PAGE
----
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Mitsubishi Lancer

A new car, and a new car company to Canada. This week on Test Drive it's the all-new Mitsubishi Lancer.

After an aborted run at the Canadian market a few years ago, Mitsubishi is back and they mean business. Leading the charge is the Lancer, a car expected to be 40% of all Mitsu sales. Now while Mitsubishi's tenure in Canada does not hinge on the Lancer, if it flops, well you get the picture. Powering the Lancer is a 2.0-litre single overhead cam four that pushes 120 horsepower and 130 pound-feet of torque through the front wheels. While the numbers don't look like much on paper, in practice they are good enough to give this 2,700-pound car a peppy launch off the line and enough power to pass a slower moving vehicle safely. Only at the top end does the power trail off and just as the engine begins to get a touch noisy.

This particular car is separated from the rest of the Lancer range by quite a number of things. You get a few items inside, which includes white-faced gauges. You also get a body kit, which includes side sill and front and rear bumper extensions. You also get a rear spoiler, a very loud paint job, but the icing on the cake is these OZ Rally rims that are shod with Yokohama tires. The whole package really does come together very nicely and speaks to the rally inspired evolution: the car that hopefully we'll see in Canada one day.

Married to the engine is a standard manual transmission or an optional automatic. The stick works well bringing a light and progressive clutch and a clean gate; it is the unit of choice. Simply the automatic takes too much off the overall performance. So unless absolutely mandatory, stick with the do-it-yourselver, it'll serve you much better in the long run.

Inside the Lancer is very nicely finished. You get a very good set of comfortable seats that gives you decent lateral support and all the controls that are logically layed out and by that I mean: the radio sits above the climate controls. You also get steering wheel mounted cruise control, but there is a drawback when you get to the OZ rally. Everything is predominately black, other than the white-faced instrumentations. It really does make for a very drab look. Ironically if you go for the Lancer LS, well it gets a very cheerful colour combination.

The Lancer rides on MacPherson struts up front and a multi-link design in back with anti-roll bars at both ends. The spring and damping characteristics bring a decent balance between ride comfort and handling. Through the pylons, the Lancer tracked a true line with understeer only entering the fray when the 195/60R15 Yokohama's reach the limits of their considerable traction. Considering the Lancer's station in life, the ride and handling are exemplary.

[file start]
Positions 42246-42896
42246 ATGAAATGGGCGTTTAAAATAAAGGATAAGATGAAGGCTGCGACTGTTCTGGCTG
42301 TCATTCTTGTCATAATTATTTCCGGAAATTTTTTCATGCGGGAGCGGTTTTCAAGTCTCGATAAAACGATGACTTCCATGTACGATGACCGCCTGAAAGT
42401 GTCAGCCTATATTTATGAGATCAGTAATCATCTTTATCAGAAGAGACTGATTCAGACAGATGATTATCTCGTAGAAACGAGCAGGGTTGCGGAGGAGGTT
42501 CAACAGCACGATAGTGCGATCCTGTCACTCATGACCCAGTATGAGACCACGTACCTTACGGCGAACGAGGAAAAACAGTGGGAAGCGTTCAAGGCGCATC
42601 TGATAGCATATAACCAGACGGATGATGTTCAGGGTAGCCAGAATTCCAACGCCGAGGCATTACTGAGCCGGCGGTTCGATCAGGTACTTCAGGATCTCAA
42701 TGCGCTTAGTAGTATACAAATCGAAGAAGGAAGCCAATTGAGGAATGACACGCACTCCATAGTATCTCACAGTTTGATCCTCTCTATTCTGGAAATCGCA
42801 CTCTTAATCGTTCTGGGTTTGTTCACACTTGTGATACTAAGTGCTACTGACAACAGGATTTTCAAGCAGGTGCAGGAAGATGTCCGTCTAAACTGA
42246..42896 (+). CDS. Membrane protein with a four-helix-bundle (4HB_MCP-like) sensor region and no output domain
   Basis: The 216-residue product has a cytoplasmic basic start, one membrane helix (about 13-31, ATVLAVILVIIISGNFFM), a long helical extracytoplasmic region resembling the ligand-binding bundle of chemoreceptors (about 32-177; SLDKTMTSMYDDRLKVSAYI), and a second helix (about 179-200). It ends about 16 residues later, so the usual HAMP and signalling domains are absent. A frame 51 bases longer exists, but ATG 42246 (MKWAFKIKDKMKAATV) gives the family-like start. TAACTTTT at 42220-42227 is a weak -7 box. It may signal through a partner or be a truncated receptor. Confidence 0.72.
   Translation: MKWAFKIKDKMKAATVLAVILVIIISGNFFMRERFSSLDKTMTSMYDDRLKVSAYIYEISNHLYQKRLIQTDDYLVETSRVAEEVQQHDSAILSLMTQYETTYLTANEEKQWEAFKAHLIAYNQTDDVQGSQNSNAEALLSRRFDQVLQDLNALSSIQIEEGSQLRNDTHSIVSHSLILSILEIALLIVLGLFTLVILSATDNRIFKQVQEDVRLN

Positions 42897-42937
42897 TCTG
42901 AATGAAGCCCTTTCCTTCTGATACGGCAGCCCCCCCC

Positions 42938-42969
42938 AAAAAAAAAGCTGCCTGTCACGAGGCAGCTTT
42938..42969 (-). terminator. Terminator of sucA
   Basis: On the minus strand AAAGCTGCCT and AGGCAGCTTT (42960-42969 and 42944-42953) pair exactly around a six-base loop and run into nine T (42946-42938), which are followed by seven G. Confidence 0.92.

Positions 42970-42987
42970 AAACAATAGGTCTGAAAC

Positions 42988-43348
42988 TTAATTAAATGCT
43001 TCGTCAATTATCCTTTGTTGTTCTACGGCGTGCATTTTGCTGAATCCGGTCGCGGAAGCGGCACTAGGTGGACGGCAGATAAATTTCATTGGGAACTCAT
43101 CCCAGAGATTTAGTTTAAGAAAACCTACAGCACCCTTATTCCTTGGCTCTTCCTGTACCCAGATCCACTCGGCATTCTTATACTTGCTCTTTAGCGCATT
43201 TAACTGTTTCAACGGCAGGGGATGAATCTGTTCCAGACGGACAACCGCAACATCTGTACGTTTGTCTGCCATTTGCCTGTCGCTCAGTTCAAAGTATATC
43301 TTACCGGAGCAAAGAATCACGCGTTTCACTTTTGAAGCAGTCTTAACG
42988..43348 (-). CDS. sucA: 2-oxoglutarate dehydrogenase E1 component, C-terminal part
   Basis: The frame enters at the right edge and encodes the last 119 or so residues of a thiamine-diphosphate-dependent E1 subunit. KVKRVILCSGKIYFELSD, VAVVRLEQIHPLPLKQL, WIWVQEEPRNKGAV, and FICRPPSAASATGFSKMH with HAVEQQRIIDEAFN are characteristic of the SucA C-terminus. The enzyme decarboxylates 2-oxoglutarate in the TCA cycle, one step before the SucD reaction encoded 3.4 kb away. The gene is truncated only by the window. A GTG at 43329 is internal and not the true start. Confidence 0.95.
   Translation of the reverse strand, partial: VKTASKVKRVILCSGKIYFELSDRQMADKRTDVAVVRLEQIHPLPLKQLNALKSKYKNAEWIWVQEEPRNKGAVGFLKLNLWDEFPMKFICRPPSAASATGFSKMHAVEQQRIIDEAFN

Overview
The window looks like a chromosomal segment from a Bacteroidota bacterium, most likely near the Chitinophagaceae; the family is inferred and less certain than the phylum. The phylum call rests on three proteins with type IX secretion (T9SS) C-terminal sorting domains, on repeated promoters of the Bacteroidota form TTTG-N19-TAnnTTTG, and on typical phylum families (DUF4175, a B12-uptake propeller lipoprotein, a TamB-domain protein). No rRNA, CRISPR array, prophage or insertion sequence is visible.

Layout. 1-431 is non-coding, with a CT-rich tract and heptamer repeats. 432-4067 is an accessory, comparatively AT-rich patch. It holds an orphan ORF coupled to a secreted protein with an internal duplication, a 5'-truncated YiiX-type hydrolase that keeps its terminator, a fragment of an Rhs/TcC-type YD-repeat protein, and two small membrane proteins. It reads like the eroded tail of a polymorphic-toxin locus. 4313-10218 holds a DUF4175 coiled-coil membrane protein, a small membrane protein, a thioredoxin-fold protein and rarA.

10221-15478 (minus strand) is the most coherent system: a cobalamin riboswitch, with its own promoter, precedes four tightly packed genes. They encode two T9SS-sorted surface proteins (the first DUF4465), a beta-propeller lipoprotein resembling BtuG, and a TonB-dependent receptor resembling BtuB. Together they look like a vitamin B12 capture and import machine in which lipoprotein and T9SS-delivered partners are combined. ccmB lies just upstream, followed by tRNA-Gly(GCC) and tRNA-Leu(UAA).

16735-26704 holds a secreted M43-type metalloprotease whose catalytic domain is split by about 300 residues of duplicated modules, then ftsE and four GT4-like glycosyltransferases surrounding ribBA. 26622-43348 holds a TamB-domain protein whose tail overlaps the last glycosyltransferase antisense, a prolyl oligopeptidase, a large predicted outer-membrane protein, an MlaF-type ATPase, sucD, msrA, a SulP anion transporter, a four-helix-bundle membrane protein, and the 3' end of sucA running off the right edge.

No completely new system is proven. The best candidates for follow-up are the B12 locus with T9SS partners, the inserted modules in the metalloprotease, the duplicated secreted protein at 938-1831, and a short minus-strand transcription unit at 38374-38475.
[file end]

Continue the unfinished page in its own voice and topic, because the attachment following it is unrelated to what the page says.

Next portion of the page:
Normally when you talk about compact cars you think of very tight backseats but nothing could be further from the truth with the Lancer. You get plenty of foot space, plenty of knee room and enough headroom. However you want to think of this as a two-passenger back seat, primarily because the centre is divided and the arm rest, well it forms the backrest for the centre occupant. However for two people, you get two-cup holders and plenty of space. And around at the back the good news continues because the trunk, well it gets a low lift over, a good opening, 70/30 split rear folding seats and 11.3 cubic feet of cargo space. All in all the back half of the Lancer is very generous.

Stopping power comes from a front disc/rear drum design, with anti-lock brakes being an option. When equipped with this important safety device, the stops are short, straight and predictable. Elsewhere, the Lancer gets dual front airbags, three-point belts for all occupants, those up front employing pretensioners and force limiters as well as a strong body structure designed to absorb and redirect any impact forces.

This new Lancer is a balanced car, you get good handling, enough power and plenty of room and provided you select the right model: a good buy. The reason I say select the right model: when it comes to anti-lock breaks, on the Lancer LS they are a $730 option. On this OZ Rally, they are $730 plus you have to buy the sunroof, which will set you back another $1,168 plus taxes. Now that sounds to me like daylight robbery and that is enough to cross the OZ Rally off my shopping list but I would however consider the Lancer LS.

Tire Tally
Performance 3
Ride/ Handlind 3.5
Interior 3
Touchy-feely/ Cargo 3
Safety 3
Bang for $$ 2

Immediate Competition
Honda Civic
Mazda ProtegÔø‡
Nissan Sentra
Toyota Corolla

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